Camel Leopards and Comets


It’s a strange-sounding name for a constellation, coming from the Greco-Roman word for giraffe, or “camel leopard”. The October Camelopardalids are a collection of faint stars that have no mythology associated with them — in fact, they didn’t begin to appear on star charts until the 17th century.

Even experienced amateur astronomers are hard-pressed to find the constellation in the night sky. But in early October, it comes to prominence in the minds of meteor scientists as they wrestle with the mystery of this shower of meteors, which appears to radiate from the giraffe’s innards.

The October Camelopardalids are not terribly spectacular, with only a handful of bright meteors seen on the night of Oct. 5. It may have been first noticed back in 1902, but definite confirmation had to wait until Oct. 2005, when meteor cameras videotaped 12 meteors belonging to the shower. Moving at a speed of 105,000 miles per hour, Camelopardalids ablate, or burn up, somewhere around 61 miles altitude, according to observations from the NASA allsky meteor cameras on the night of Oct. 5, 2010.

So they aren’t spectacular. Their speed is calculated. Their “burn up” altitudes and orbits are known. So what’s the mystery?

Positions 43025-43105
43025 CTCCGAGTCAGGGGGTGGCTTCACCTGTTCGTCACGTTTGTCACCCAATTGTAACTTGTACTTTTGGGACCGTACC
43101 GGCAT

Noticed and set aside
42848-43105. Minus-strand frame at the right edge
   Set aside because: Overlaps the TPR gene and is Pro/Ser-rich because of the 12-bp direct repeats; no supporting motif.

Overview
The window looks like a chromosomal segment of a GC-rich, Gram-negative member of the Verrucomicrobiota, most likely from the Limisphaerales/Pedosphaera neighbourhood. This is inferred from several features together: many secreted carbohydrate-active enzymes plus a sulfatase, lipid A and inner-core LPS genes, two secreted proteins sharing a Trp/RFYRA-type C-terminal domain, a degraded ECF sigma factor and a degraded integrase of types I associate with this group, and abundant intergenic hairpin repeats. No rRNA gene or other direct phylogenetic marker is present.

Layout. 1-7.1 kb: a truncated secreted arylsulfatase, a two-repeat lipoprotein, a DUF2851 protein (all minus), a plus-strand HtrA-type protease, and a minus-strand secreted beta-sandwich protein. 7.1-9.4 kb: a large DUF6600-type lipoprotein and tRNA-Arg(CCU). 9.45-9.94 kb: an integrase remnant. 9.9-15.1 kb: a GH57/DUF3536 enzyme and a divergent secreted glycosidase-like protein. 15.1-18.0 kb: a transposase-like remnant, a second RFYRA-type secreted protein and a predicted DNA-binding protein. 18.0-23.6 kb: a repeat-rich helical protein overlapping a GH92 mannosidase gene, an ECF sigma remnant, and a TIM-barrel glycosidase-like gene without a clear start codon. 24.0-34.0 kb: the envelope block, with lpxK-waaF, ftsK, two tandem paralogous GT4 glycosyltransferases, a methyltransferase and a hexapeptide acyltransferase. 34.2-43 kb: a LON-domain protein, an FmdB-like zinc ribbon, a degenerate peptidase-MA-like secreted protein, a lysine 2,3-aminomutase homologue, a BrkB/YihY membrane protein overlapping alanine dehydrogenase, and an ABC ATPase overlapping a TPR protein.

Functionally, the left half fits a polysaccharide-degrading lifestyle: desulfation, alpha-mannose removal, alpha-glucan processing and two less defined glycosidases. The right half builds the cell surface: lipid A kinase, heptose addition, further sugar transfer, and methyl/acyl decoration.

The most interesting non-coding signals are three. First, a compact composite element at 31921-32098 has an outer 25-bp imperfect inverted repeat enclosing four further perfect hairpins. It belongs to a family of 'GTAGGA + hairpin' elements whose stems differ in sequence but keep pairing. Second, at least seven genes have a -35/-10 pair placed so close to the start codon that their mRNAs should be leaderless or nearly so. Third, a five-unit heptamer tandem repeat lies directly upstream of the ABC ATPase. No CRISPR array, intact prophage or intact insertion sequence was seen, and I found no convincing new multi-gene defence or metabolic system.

Camelopardalids have orbits, which indicates that they come from a long period comet, like Halley’s Comet. But the Camelopardalids don’t come from Halley, nor from any of the other comets that have been discovered. Hence the mystery: somewhere out there is — or was — a comet that passes close to Earth which has eluded detection. These tiny, millimeter size bits of ice leaving pale streaks of light in the heavens are our only clues about a comet of a mile, maybe more, in diameter.

This is why astronomers keep looking at the Camelopardalids meteors. They hope that measuring more orbits may eventually help determine the orbit of the comet, enabling us to finally locate and track this shadowy visitor to Earth’s neighborhood.

2 thoughts on “Camel Leopards and Comets”

  1. Dear William
    @ 21.55 8 Oct 2010.
    Bristol UK
    from east to west app 100000 mphr
    object: orange with red 15 sec on the sky. It looks like small aeroplain with lights switched on but in red. Sky cloudy just this object observed. I think was very close to Earth.

    Was that comet?


  2. I have a question. If the Andromeda Galaxy is moving toward the Milky Way Galaxy could this cause a pressure that presses against the other Galaxies which increases and pushes them away faster and faster? I wonder if the only way to find this out would be to calculate if the speed of the galaxies merging are in sync with the speed the other galaxies are expanding away from us. And if this was the case wouldn’t that mean once the galaxies collide the pressure would dissipate and the force of gravity would take over making everything fall back in on our galaxy? I am 16 year old and I was studying and came up with this idea if I can prove it I may be able to prove that everything will collapse back in on one location around 2 billion years from now causing the end of the universe if only I had data to prove it.

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